SSI’s Science Lending Library program is free to teachers in Pinellas, Hillsborough, Sarasota, and Manatee counties. Sarasota Scientific Instruments’ educational outreach and festival programs are available for schools, community festivals, school science nights, or any other special events for a fee depending on the program type and length. Please visit our website at www.sarasotascience.org for outreach program offerings and costs.

GCMC: What will MakerCon guests be able to see or do at the SSI booth?

At the Sarasota Scientific Instruments booth, guests will be able to browse through the selection of equipment available to teachers for borrowing through the Pinellas/Hillsborough branch. Guests will also get to try out a few of the science tools from the science library.

Please make sure to visit the SSI Faulhaber Fab Lab in the Makerspace Makers Corner, as well,  to see the exciting lab being established in Sarasota.

 

Meet the Maker: Cameron Eckelberry, The Digital Berrybot

24 Mar

Cameron Eckelberry

We’ve got some Music Makers this year, at Gulf Coast Maker Con, including eclectic electric musician Cameron Eckelberry, performing under the name The Digital Berrybot.  We asked him to tell us a bit about himself and his work.

GCMC: What do you do?
CE: I write Electronic Music, I self-produce it and self-distribute it.

GCMC: Why do you do it? Why do you think it’s important?
CE: It makes me happy. Being lost an entire day in a sonic, creative adventure is what I live for. Not to mention, the possibility of giving someone a boost with an aesthetic, aural Cameron Eckelberrywaveband. Sometimes life can push someone down so hard that the only way to reach and bring up the person is the arts.

GCMC: How long have you been doing it?
CE: I started playing in Punk/Alt. Rock bands about 10 years ago, I started making electronic music though, about 7 years ago.

GCMC: What do like best about it?
CE: The freedom, making electronic music has empowered me to do whatever I want. Working in a band, you can be a bit restricted in regard to full artistic control, as it is generally run as a democracy. Don’t get me wrong though, that can lead to some fantastic outcomes.

GCMC: What are you bringing for folks to see or do at Gulf Coast MakerCon?
CE: I’m going to performing a live mix of my latest album . Every performance is different and I look forward to everyone getting their funk on!

GCMC: What do you hope to get out of your Makercon experience?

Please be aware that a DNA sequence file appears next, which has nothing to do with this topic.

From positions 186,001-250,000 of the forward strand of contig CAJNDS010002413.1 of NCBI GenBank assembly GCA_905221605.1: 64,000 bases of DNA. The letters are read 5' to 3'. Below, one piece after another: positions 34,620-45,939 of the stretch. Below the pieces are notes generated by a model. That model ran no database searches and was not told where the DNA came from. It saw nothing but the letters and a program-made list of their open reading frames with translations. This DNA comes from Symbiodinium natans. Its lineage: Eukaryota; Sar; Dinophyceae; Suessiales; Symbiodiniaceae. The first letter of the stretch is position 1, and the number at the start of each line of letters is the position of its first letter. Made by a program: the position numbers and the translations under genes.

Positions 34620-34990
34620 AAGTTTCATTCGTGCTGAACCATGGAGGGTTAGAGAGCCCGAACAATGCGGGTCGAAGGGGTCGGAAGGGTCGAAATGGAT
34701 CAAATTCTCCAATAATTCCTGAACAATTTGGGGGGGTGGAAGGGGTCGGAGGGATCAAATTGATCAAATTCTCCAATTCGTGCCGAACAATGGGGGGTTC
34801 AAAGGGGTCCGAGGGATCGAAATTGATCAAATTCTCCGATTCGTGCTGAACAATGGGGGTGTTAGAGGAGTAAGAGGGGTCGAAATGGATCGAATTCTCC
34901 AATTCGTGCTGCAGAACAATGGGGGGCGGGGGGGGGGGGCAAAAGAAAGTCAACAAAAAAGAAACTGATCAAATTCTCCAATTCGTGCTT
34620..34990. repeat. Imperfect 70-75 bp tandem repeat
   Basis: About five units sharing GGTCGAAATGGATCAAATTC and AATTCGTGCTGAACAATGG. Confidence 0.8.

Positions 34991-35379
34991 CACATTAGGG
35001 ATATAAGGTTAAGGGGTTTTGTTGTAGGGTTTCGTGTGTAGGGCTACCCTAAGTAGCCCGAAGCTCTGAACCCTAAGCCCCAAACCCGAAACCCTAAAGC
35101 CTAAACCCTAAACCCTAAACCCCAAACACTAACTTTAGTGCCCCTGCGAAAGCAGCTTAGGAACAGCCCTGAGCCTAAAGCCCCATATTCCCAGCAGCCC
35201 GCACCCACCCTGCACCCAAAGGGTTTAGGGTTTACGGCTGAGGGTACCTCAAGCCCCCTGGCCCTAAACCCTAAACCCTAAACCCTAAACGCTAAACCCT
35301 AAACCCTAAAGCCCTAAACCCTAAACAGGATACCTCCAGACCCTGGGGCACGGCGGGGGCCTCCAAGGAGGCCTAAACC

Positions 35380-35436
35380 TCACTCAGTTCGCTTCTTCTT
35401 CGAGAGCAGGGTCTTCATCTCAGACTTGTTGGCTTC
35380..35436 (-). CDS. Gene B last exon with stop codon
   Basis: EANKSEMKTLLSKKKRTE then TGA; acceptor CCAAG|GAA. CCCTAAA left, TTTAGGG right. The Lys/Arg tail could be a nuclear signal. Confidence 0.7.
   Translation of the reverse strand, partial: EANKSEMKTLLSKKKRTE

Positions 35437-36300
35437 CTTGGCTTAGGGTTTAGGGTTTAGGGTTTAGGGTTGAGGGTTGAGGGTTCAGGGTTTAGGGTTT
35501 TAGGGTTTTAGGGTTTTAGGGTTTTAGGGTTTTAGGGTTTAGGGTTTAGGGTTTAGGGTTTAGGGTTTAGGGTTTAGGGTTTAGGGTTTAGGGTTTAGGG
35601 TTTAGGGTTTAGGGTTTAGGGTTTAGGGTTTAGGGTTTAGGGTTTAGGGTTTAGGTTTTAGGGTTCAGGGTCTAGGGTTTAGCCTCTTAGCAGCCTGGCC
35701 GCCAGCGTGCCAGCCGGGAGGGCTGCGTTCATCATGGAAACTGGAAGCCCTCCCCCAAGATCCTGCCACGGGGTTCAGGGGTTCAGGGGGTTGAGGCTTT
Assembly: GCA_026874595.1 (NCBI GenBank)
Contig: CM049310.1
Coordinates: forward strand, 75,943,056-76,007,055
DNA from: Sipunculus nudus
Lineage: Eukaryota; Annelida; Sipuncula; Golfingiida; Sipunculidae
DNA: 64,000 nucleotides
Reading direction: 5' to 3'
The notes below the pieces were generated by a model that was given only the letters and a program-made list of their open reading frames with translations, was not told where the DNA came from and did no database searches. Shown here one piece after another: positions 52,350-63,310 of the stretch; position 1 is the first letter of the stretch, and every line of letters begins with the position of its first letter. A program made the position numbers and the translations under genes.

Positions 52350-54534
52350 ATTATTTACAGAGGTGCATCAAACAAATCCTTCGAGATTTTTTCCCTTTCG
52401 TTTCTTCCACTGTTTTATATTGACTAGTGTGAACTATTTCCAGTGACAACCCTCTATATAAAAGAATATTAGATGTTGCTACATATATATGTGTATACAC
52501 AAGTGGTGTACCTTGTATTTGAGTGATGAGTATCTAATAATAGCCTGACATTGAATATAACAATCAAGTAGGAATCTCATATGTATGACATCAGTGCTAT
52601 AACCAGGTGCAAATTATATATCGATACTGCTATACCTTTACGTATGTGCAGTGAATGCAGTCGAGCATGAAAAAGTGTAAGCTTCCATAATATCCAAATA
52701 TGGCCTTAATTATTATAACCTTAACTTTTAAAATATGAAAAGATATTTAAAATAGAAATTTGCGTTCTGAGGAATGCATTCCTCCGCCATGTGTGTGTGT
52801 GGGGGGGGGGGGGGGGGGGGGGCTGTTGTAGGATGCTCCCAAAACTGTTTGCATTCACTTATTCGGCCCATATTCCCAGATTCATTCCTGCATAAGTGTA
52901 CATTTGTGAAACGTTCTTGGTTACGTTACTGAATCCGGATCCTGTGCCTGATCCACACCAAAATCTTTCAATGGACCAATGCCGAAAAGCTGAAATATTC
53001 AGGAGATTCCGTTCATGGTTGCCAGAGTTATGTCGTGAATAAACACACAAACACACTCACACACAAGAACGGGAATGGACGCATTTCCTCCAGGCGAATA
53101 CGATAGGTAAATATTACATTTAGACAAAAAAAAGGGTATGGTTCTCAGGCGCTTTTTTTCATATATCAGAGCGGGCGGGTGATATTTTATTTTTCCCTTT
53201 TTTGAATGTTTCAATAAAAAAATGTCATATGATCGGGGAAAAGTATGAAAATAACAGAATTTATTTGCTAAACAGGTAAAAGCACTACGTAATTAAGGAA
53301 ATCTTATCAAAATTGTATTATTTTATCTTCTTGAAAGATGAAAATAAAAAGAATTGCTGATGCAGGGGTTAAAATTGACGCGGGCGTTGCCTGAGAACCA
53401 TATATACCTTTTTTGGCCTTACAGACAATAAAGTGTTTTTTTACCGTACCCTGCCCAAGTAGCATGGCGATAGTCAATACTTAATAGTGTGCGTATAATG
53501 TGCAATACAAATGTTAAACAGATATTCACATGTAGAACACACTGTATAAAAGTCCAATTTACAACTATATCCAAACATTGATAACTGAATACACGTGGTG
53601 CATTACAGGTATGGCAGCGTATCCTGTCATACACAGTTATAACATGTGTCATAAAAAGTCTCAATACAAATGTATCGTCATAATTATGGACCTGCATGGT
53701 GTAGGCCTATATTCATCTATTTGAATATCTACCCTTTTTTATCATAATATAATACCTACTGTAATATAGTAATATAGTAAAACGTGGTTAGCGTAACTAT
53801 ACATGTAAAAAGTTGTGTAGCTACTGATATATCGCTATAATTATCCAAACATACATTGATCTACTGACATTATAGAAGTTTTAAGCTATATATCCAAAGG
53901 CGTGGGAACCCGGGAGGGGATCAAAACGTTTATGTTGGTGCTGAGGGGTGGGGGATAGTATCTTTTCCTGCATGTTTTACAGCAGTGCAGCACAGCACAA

Technology always interests me, so I am really stoked to see all the cool gadgets people are building! Maybe we can get some cool collabs going?

Come get your funk on at Gulf Coast MakerCon 2014!

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Guest Blog: Show & Tell Isn’t Just for MakerCon

24 Mar

chuck stephensLI4E Volunteer and Maker of all Trades, Chuck Stephens, shares his thoughts on the power of sharing.
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Have you ever heard of Luigi da Vinci? Luigi was a brilliant maker during the Italian Renaissance. He spent all day building models and perfecting his ideas. He was a happy man doing whatever he wanted and exploring his curiosity. One day he’d play with his model flying machines and the next day he’d imagine new buildings or study the nature of living things. He was content to pursue his passions and the world left him to it. He mostly kept to himself but once in a while he liked to share a wineskin with his neighbor Leonardo the artist, and they would spend a nice evening talking about Luigi’s toys while Leonardo sketched amusing pictures. “

“Ah , Leonardo,” Luigi would tease. “You live your life in pictures. Men are remembered for doing, not dreaming! I build machines that fly while you sit and doodle them on parchment. What legacy is that?”

At these times the artist would smile slyly and offer Luigi another drink and soon he was off on another wild demonstration while Leonardo scribbled away.

You’ve heard of Luigi da Vinci, right? He was a genius!

To do is to be- to document is to be heard

familab

Familab sharing at LI4Es 2013 maker festival.


How is a maker different from a hobbyist? I’ve had a few lively debates about this in various forums and I think it boils down to communication- makers love to share their work and knowledge. Makers don’t read Popular Mechanics and write letters to the editor- they read tech web sites and leave comments that other readers can comment on. Makers don’t just use gadgets- they hack and modify them and then go on their blogs and tell others how to do it. While a hobbyist can enjoy their craft in isolation, a maker has a need to share what they do and how they do it. Openness and sharing are at the core of the maker movement.